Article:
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  • 27 May 2004 12:54

Advanced Data Integration wins R&D Grant to further develop electronic document management system

Australian company celebrates 10th birthday and market leadership in EDMS

Brisbane, Australia – Advanced Data Integration (ADI), Australia’s leading supplier of electronic document management systems (EDMS) to local government, has won a Federal research and development grant of $775,000 to enable the company to build more intelligence into the software to help organisations cope with the overwhelming volume of documents they’re now facing.

The company, which is based in Brisbane and has offices and representatives around Australia and in New Zealand, also celebrates another milestone in its operations this month – its 10th anniversary.

“The new development project will create a unique document management and customer contact system able to intuitively respond to the precise needs of the user while they interact with the system,” said Chris Gorry, co-founder and Chief Executive Officer, Advanced Data Integration Pty Ltd.

The new project which started in January 2004 is due to be completed by June 2005 with the software to be released progressively during that period. The project has seen increased employment of technical resources.

“Since our opening in May 1994 we have seen an enormous increase in electronic documents, especially email which is growing at 69 per cent per year, making the use of filtering and enhanced logic tools mandatory,” Gorry said. “When this increase in volume is combined with the increase in the number of new users needing to be trained we are faced with the need for an intelligent system capable of interactively building the user interface based on current behaviour, learned behaviour, class of user behaviour and organisational risk management.”

ADI’s EDMS, DataWorks, is installed in more than 130 local councils across Australia as well as in State government, health, education, utilities and general commercial sites in Australia and New Zealand.

“With EDMS products being used by a wide range of public and private sector organisations across all industries, the task of training users is becoming increasingly difficult,” Gorry said.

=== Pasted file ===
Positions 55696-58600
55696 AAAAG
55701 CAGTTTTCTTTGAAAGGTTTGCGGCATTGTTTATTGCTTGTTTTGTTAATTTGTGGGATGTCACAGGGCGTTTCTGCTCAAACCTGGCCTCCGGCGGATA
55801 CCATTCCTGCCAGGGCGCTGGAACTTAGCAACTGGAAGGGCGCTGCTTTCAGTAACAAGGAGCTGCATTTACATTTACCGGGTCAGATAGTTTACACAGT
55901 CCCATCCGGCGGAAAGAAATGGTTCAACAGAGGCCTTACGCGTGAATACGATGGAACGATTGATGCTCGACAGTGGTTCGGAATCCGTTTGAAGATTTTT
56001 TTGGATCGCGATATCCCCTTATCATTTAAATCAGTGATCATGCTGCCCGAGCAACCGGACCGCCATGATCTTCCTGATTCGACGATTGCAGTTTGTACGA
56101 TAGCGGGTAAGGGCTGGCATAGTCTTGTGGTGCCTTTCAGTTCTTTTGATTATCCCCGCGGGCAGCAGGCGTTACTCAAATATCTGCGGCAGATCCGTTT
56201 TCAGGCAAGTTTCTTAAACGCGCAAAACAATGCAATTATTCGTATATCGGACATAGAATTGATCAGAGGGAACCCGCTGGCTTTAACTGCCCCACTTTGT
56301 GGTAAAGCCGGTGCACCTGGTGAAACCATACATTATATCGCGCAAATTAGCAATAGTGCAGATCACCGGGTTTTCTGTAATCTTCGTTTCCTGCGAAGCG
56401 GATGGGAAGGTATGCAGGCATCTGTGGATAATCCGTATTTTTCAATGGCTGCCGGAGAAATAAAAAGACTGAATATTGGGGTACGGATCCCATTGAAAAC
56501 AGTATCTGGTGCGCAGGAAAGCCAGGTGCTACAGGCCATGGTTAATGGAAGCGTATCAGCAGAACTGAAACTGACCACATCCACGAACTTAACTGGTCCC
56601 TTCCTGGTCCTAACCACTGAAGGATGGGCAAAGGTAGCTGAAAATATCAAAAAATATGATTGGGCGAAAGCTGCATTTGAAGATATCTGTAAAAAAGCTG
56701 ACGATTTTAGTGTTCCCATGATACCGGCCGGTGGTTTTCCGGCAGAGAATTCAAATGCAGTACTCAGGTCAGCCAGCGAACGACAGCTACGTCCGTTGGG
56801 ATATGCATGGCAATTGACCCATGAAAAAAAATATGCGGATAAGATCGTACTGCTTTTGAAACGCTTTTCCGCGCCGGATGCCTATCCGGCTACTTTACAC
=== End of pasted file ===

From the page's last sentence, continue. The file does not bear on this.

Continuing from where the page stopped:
“This research project seeks to address this issue by providing a user interface that is simpler, more intuitive and more adaptive than ever before, while in the background, continuing to follow the complex business rules and processes that must be implemented to meet clients’ needs. The key is being able to manage the 80 per cent of information that organisations have that lives outside of their core databases.”

DataWorks helps organisations by capturing and managing documents electronically so they can quickly and effectively be shared around the organisation, acted on as needed, and then stored in such a way they can be easily retrieved when necessary. By ensuring the security of the documents and being able to record activities relating to them, the organisation can manage its risks.

“The original development of DataWorks coincided with the release of Microsoft Windows 95,” Gorry said. “While our competitors were struggling to port their DOS-based applications to Windows we made huge inroads into the local government market. We later developed a client-server version of the software and more recently moved it to the N Tier architecture. These developments, like the new R&D project, have been driven by the changing needs of our clients and the opportunities created by maturing technologies.”

Established in May 1994 by Gorry and partners Nick Inglis and Mark Jeacocke, ADI celebrates its 10th anniversary this month. Opening in Brisbane with just four employees – the three founders and Software Development Manager, Marie Krestan, the company now has approximately 60 employees and offices in Queensland, New South Wales and Victoria. ADI is represented by resellers in South Australia, Malaysia and New Zealand.

“The company has grown to a great extent on the close relationship we have with our clients,” Gorry said. “We have a very active user group that meets on a national level once a year and more frequently on a state basis, and we have special interest groups, again made up of clients, and they work with us to identify new functionality needed in the product.”

Chris Gorry also credits the success of the company to the commitment of its personnel.

“The strength of the company has been the great team work and our ability to keep the original team together for such a long period. We have all maintained our passion for the product and our clients and that has proved to be a great recipe for success.”

About Advanced Data Integration Advanced Data Integration (ADI) is a leading Australian software and services company providing DataWorks, an electronic document management system, to more than 150 organisations in Australia, New Zealand and Malaysia. DataWorks is a market leader in the local government sector providing more than 130 local government authorities with a software solution to better capture, centralise and manage documents through work flow, imaging and storage. The software improves business processes and assists risk mitigation through the electronic identification and handling of documents. DataWorks is increasingly being used in the commercial, State Government, health, transport, utilities and education sectors. For more information please visit our web site,

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